Swiss Skiers Optimistic for Success on Home Snow this Weekend
WENGEN, SWITZERLAND - Come mid-January each and every winter, Wengen is a critical measuring stick by which the success of Switzerland’s top ski racers is gauged with great scrutiny.
Win the ultra-grueling Lauberhorn – as Carlo Janka did last season in spectacular fashion – and instant celebrity status is attained. Run off a string of above average performances – as Silvan Zurbriggen has done in the super combined in years past – and a high level of satisfaction belongs to both you and the home nation. Or come ever so close to a prestigious victory – as Didier Cuche has done twice in the Lauberhorn – and all of Switzerland feels disappointment with you.
Much of the attention this weekend will be on the big three – Janka, Cuche and Zurbriggen, but the Wengen World Cup races are also the perfect opportunity for redemption for racers like Marc Berthod, Ambrosi Hoffman and Daniel Albrecht, all of whom have battled injuries on various levels in the past.
One couldn’t be closer to perfection than Janka was at last year’s Lauberhorn, skiing near flawless en route to a commanding 0.66 second victory ahead of Canada’s Manuel Osborne-Paradis.
“There are a lot of good emotions, good memories from last year,” said Janka after his second training run. “It’s good to be back here.”
Success also came two seasons ago for Janka in Wengen, as he won the super combined ahead of Italy’s Peter Fill, claiming his second career victory.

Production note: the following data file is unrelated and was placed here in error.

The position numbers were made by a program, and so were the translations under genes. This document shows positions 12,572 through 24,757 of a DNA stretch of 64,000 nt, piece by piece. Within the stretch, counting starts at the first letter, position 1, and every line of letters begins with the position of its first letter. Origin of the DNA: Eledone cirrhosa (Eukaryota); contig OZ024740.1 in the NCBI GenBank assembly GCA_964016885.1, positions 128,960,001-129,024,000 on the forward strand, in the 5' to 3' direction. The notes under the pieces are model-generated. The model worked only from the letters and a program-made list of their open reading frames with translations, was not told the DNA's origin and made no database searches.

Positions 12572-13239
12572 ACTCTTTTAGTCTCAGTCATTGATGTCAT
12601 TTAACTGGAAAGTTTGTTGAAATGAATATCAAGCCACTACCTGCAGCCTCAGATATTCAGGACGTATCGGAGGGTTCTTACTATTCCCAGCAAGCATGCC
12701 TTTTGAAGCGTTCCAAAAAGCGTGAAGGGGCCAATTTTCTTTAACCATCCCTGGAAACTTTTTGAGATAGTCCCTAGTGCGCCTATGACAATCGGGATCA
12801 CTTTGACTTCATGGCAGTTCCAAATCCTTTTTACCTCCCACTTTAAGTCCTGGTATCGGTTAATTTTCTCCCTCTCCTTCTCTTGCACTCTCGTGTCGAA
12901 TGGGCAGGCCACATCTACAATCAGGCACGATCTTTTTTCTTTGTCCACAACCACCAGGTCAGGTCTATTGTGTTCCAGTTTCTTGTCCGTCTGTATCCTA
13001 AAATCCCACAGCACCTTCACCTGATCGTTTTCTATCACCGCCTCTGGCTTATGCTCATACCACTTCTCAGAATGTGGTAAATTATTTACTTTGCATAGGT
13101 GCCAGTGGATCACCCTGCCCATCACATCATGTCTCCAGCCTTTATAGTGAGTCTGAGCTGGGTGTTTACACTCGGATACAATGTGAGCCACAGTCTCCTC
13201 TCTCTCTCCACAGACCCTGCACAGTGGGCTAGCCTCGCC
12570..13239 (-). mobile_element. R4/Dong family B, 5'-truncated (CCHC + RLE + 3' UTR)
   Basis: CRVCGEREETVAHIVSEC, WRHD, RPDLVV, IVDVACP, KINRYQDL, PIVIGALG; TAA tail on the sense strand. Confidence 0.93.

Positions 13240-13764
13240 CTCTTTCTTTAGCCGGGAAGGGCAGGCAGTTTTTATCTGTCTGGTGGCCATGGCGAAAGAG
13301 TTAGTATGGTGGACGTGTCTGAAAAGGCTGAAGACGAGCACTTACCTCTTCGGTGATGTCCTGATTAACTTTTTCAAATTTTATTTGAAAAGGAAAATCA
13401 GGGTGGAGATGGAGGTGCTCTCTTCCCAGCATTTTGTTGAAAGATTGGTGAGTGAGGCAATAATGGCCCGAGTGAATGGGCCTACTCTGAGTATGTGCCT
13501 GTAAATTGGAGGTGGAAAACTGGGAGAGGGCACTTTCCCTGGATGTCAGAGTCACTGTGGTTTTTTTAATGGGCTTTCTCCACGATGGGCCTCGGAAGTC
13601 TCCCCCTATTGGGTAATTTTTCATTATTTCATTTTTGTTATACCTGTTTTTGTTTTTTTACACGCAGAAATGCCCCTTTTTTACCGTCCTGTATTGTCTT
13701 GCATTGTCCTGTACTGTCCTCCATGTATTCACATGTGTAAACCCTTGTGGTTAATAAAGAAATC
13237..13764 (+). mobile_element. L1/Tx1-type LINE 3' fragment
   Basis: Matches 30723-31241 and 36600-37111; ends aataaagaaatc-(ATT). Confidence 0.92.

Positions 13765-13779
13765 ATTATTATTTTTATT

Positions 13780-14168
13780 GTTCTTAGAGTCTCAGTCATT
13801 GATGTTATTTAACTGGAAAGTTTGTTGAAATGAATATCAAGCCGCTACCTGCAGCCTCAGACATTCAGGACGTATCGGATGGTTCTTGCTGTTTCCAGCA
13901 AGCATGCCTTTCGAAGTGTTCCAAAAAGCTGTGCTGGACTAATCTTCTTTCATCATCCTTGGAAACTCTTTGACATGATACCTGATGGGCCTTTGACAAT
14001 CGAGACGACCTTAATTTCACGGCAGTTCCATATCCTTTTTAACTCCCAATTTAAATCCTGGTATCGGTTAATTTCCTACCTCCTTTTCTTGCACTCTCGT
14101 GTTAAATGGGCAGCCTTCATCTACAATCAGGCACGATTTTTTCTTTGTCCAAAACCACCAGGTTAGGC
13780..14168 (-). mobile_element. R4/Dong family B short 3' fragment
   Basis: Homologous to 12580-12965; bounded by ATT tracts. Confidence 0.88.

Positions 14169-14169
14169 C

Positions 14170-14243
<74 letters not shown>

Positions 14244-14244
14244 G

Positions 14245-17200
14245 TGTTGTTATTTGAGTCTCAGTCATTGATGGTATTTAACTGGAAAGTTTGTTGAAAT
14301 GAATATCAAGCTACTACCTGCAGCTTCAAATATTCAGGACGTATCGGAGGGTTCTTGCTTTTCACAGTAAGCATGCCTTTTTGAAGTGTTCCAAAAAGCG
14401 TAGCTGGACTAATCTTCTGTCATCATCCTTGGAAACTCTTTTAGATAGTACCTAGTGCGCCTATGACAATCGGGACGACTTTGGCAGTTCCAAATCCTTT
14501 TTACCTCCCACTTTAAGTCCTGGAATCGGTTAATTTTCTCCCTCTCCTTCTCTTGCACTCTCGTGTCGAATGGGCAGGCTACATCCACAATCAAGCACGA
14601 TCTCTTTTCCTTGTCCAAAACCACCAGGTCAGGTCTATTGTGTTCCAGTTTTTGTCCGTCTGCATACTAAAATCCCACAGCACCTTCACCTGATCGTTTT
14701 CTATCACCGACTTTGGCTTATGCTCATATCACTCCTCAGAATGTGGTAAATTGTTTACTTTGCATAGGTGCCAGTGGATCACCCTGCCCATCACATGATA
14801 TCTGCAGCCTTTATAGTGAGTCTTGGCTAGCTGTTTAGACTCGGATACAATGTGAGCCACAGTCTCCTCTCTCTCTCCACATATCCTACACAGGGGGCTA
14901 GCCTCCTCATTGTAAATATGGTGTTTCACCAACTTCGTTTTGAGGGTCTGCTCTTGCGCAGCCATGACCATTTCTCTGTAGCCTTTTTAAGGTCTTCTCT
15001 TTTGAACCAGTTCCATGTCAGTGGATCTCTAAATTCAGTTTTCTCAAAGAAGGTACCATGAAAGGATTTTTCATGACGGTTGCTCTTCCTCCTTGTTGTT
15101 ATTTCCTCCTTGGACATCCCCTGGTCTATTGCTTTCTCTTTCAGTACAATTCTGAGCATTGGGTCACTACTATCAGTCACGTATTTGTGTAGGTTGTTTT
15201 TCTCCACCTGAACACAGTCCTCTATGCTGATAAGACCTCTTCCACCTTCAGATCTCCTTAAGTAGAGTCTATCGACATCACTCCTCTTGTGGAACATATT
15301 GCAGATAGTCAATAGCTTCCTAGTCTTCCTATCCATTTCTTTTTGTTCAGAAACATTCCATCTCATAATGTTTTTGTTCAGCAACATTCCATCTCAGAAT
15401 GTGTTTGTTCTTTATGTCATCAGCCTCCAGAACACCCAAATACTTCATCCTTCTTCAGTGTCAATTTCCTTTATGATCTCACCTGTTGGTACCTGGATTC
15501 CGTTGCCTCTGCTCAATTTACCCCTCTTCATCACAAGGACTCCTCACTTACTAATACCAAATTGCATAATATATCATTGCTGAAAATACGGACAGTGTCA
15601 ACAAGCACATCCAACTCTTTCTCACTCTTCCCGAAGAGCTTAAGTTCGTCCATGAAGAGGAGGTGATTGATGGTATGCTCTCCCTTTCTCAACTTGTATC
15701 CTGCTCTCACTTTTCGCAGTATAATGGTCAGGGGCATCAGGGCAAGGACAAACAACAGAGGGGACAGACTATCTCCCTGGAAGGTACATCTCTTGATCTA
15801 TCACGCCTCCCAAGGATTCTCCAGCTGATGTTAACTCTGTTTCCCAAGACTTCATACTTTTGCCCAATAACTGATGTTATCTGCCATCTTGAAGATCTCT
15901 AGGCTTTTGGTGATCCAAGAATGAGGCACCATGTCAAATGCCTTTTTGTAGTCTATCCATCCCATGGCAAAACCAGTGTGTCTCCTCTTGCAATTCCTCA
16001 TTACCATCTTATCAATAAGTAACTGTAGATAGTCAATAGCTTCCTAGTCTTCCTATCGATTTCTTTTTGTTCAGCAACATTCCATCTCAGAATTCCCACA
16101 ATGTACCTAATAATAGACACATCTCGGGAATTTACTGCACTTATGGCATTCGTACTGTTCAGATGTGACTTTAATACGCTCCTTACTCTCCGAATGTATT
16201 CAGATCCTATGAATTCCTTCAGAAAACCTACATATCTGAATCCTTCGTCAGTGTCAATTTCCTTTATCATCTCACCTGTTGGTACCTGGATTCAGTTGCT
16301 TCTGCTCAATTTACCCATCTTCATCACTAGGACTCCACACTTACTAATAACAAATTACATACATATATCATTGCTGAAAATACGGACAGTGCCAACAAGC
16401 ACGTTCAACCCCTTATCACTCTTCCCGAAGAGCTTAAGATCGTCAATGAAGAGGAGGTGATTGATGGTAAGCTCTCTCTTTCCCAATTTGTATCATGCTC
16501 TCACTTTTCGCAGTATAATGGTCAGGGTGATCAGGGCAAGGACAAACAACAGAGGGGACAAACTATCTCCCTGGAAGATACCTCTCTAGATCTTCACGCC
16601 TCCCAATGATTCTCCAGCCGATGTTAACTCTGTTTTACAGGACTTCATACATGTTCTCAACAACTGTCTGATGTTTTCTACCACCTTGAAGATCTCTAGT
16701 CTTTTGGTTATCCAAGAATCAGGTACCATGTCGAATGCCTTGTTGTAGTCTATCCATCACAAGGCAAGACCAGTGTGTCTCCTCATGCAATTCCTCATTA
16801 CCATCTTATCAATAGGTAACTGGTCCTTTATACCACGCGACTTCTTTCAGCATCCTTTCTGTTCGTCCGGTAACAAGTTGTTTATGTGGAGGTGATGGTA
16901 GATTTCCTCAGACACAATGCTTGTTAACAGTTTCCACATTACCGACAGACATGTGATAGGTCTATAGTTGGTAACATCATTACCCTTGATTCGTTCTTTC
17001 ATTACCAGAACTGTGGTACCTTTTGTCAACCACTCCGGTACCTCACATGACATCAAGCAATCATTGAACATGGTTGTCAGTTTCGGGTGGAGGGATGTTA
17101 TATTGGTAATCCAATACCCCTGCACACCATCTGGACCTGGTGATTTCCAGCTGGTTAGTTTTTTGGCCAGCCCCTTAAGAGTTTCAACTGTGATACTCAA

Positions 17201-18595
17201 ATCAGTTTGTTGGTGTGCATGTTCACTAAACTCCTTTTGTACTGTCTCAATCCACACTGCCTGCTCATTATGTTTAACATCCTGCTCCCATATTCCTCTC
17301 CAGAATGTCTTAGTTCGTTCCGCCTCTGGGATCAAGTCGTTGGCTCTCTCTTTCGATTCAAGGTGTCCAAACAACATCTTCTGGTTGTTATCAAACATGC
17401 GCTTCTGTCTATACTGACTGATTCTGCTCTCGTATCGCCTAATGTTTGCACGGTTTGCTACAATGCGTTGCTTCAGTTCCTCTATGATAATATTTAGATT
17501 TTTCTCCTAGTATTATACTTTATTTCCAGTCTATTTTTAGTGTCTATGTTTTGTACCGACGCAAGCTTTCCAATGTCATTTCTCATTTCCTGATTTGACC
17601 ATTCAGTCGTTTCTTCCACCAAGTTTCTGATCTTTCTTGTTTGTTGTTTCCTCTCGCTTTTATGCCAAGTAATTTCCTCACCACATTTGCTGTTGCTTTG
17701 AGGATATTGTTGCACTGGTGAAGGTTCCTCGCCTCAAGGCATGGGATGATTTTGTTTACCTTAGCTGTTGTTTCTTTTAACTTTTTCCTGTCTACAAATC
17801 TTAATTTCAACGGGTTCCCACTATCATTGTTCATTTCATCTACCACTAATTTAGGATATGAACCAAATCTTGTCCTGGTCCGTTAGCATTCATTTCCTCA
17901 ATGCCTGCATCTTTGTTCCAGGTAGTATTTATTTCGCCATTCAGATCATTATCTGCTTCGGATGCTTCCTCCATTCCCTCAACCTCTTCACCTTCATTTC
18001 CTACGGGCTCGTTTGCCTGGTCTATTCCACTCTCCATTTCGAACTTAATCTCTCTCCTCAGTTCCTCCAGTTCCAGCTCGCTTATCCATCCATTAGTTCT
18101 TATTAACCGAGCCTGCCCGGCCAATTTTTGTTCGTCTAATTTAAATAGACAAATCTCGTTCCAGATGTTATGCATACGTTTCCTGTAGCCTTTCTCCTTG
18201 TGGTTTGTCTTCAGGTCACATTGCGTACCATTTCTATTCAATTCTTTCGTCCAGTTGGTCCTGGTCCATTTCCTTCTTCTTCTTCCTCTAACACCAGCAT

But this season, Janka had failed to demonstrate the early season form of last year, which propelled him to the overall title. He has reached the podium only once this season – a second in super-G in Lake Louise – and his best downhill result in three races is a seventh, also in Canada.
“Maybe not the same confidence like last year, but I’m happy with my skiing now, Adelboden was ok,” said Janka about his progress and feelings coming into the important races. “I think I’m on the right way and I’m ready for the weekend.”
“He’s showing that things are going better and that it is starting to come back,” said Swiss head coach, Martin Rufener. “He feels good and I’m sure he is a hot-shot for Friday (super combined).”
Last season, Janka was second in super combined – losing out to Bode Miller – prior to his Lauberhorn triumph the very next day.
“If he has a good result on Friday, then I think he’ll pull things together for Saturday,” adds Rufener.
Saturday’s sentimental favorite – well at least for the Swiss – is the wily veteran Cuche. The three-time World Cup downhill champ is still seeking an elusive Lauberhorn title in a race where he has been runner-up to Miller twice – in 2007 and 2008.
Cuche was fastest in Wednesday’s final training, but needs to be mistake free and nail the right line at the top of the 4430-meter course, a section where he has struggled, if he wants a chance at victory.
“He’s been pushing hard in training and obviously he has a lot of experience,” said Rufener. “I hope things come through for him on Saturday and he gets his dream and wins the downhill.”
Cuche, who stands fifth in the downhill standings, has admitted that staying focused in Wengen has sometimes been difficult for him.